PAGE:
From 1994 to 2014, the Department of Homeless Services (DHS) shelter census skyrocketed 115%. At the same time, the city lost hundreds of thousands of affordable or rent stabilized units. This steady decline in housing affordability has driven many low- and middle-income families into homelessness. NYC Homeless services are massively over capacity. People who become homeless are placed in shelters without much regard for what/where is best for them.
To relocate existing people in a shelter to a shelter near their workplace or where they have easy access to their requirements (like a wheelchair, hospital, children’s school, etc.). This could internally be achieved by swapping the housing with other shelter people. Due to existing complications in the system, it’s practically very difficult to change one you’re allotted a shelter home.
Currently, it is unlikely to be successfully transferred between shelters using the official channels due to the following reasons:
• Wait for a space to become available.
• Hope there is no one in immediate need that day to claim the space.
• Hope no other service users already in care is prioritized above you for it.
• Case workers manually looking into the database
Allowing homeless people in shelters to swap their shelters with other person in the shelter in an area closer to their workplace, children’s school, or other needs.
Team and Role
In our class of Managing Creative Projects (MS Strategic Design and Management, The New School), John, Kruthika and I were sitting next to each other in the first class and we were asked to work together in a team. The task was to walk around the city and think of problems people face in New York. Out of multiple problems, "Homeless people" struck us hard and we started our project as a team.
• We interviewed Subject Matter Experts to understand various forms of people-in-need (to identify the most suitable communities for this solution) and gain practical insight to inform our product/service design.
• Identified the personas
• We went through multiple reports to get valid data. There were some publications by U.S. Census Bureau that helped us know real stats from 2014.
Users and Audience
We interviewed people and researched on existing stories around homeless people from free resources. And found very interesting stories around our research.
After a lot of pivots throughout the process, we finalized to make Opening Door app that will have homeless people to swap shelters with the people in the same tier. This saved a lot of effort, otherwise which would have required Case Workers to invest their time in finding the same thing manually. This took some initial research as well.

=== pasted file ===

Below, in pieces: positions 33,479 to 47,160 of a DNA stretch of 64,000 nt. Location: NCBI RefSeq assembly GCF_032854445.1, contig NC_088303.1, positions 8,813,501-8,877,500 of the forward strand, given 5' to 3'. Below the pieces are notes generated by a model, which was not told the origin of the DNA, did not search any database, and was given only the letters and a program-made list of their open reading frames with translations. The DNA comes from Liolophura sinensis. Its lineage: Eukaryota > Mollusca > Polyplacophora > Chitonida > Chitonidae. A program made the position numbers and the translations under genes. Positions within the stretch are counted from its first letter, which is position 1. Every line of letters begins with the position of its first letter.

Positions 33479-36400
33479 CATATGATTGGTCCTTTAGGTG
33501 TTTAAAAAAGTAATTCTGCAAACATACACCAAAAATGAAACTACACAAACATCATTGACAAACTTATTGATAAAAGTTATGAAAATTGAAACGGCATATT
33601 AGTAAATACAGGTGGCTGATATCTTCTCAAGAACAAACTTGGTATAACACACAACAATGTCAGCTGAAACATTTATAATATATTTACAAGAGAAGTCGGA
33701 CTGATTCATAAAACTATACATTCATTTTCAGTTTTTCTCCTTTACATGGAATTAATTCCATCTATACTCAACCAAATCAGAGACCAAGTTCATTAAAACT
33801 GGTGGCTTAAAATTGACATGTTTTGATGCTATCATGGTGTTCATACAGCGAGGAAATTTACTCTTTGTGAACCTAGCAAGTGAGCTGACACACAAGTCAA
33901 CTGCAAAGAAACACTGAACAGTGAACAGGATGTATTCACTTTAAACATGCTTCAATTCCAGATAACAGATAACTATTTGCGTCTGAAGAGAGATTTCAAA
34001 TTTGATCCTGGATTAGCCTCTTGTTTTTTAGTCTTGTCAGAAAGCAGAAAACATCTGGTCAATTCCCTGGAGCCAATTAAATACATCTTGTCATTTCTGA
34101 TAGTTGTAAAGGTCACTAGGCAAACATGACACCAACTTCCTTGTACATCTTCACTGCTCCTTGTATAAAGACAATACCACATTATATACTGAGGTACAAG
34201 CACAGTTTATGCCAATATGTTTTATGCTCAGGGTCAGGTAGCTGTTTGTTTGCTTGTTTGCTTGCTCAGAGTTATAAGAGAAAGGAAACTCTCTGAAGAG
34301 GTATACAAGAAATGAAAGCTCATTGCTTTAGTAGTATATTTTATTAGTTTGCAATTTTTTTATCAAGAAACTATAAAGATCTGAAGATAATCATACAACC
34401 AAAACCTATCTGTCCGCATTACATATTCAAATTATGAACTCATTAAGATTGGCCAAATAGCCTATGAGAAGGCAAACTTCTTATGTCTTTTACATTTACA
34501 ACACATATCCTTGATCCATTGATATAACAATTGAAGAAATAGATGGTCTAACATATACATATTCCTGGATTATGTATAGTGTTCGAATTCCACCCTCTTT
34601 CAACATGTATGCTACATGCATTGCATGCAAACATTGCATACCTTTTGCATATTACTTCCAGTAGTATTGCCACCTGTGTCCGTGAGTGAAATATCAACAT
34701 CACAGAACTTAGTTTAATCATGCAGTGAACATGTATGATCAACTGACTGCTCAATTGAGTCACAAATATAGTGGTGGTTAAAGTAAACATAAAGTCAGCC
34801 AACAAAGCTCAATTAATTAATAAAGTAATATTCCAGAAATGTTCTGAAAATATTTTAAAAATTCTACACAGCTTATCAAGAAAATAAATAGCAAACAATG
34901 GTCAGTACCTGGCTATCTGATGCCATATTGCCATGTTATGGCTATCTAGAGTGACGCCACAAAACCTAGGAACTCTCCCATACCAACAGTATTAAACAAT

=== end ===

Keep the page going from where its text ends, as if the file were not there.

Jane's Empathy Map and Journey Map
Empathy map helped us know deeper thoughts of our user. We could empathize after looking at what they go through. This connection was important to deeply understand them, put ourselves in their shoes and then design with them instead of designing it from outside the ecosystem.
System Flow Diagram
This is the journey of homeless people (client) when they apply for a shelter, gathered from our research.
After they get a home, the steps involved to swap shelters is a long process (dotted lines, shown in the system flow diagram below). It is connecting service users (homeless people) from one shelter with the service users of other shelter directly without involving case workers. This is resolved by the Opening Door App and made the flow shorter and convenient for users (solid lines).
After designing flows and sketches on white board and paper, we came up with low fidelity wireframes. This shows a happy-flow of a user and not an end to end flow. Also, we kept the edge cases for later versions, sticking to MVP for now.
We designed the logo and decided the branding of the app. We went through a couple of mood-boards and shortlisted the colors that contrasted well with the theme. We couldn't get the data of phones our users have - iPhone or Android to begin our MVP. We asked few people in shelter and they had iPhones, so we started our first model with iOS designs.
As a team we’ve walked the streets of NYC, connected with service users, policy designers, care providers, etc. and lobbied officials in NYC Department of Homeless Services. We are working to broaden our activities, launch the Opening Doors platform, expand the platform to other cities and remove the stigma homeless people-in-care face and help rebuild their self-esteem.